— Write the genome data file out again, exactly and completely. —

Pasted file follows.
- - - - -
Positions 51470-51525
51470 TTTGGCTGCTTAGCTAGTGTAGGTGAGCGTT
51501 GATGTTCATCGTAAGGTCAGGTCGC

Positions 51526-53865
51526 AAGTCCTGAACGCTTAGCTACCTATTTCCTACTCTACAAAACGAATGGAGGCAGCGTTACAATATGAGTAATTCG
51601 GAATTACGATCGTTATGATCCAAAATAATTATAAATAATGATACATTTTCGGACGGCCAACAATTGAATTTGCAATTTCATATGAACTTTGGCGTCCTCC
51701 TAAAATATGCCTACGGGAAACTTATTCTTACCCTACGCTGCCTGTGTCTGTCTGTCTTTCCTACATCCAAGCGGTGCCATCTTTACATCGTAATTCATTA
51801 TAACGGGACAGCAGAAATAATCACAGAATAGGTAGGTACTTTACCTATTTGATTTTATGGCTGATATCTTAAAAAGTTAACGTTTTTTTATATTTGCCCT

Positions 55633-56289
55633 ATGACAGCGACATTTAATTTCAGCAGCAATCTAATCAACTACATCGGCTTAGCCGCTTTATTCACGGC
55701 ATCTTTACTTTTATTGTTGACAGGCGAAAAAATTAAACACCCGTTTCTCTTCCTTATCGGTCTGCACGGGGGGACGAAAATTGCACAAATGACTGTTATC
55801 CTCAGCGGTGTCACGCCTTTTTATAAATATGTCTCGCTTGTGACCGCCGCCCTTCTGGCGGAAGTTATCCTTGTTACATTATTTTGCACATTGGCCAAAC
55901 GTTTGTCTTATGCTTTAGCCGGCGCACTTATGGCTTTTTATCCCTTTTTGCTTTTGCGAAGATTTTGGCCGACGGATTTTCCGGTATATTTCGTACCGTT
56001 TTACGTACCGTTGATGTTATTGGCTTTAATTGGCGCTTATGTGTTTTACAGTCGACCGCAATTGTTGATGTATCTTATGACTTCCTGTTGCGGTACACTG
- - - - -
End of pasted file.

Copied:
Positions 51470-51525
51470 TTTGGCTGCTTAGCTAGTGTAGGTGAGCGTT
51501 GATGTTCATCGTAAGGTCAGGTCGC

Positions 51526-53865
51526 AAGTCCTGAACGCTTAGCTACCTATTTCCTACTCTACAAAACGAATGGAGGCAGCGTTACAATATGAGTAATTCG
51601 GAATTACGATCGTTATGATCCAAAATAATTATAAATAATGATACATTTTCGGACGGCCAACAATTGAATTTGCAATTTCATATGAACTTTGGCGTCCTCC
51701 TAAAATATGCCTACGGGAAACTTATTCTTACCCTACGCTGCCTGTGTCTGTCTGTCTTTCCTACATCCAAGCGGTGCCATCTTTACATCGTAATTCATTA
51801 TAACGGGACAGCAGAAATAATCACAGAATAGGTAGGTACTTTACCTATTTGATTTTATGGCTGATATCTTAAAAAGTTAACGTTTTTTTATATTTGCCCT

Positions 55633-56289
55633 ATGACAGCGACATTTAATTTCAGCAGCAATCTAATCAACTACATCGGCTTAGCCGCTTTATTCACGGC
55701 ATCTTTACTTTTATTGTTGACAGGCGAAAAAATTAAACACCCGTTTCTCTTCCTTATCGGTCTGCACGGGGGGACGAAAATTGCACAAATGACTGTTATC
55801 CTCAGCGGTGTCACGCCTTTTTATAAATATGTCTCGCTTGTGACCGCCGCCCTTCTGGCGGAAGTTATCCTTGTTACATTATTTTGCACATTGGCCAAAC
55901 GTTTGTCTTATGCTTTAGCCGGCGCACTTATGGCTTTTTATCCCTTTTTGCTTTTGCGAAGATTTTGGCCGACGGATTTTCCGGTATATTTCGTACCGTT
56001 TTACGTACCGTTGATGTTATTGGCTTTAATTGGCGCTTATGTGTTTTACAGTCGACCGCAATTGTTGATGTATCTTATGACTTCCTGTTGCGGTACACTG